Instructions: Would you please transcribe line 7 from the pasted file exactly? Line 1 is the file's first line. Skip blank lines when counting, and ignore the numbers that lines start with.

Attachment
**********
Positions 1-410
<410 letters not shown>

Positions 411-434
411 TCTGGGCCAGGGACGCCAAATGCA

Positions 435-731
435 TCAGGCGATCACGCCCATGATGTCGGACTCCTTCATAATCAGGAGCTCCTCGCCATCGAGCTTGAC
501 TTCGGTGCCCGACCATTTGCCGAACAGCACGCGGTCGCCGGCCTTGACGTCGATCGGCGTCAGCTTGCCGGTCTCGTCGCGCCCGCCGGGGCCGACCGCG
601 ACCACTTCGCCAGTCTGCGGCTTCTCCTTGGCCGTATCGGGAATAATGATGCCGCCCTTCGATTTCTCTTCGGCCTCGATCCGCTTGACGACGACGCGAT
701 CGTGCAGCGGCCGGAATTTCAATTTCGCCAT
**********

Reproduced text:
501 TTCGGTGCCCGACCATTTGCCGAACAGCACGCGGTCGCCGGCCTTGACGTCGATCGGCGTCAGCTTGCCGGTCTCGTCGCGCCCGCCGGGGCCGACCGCG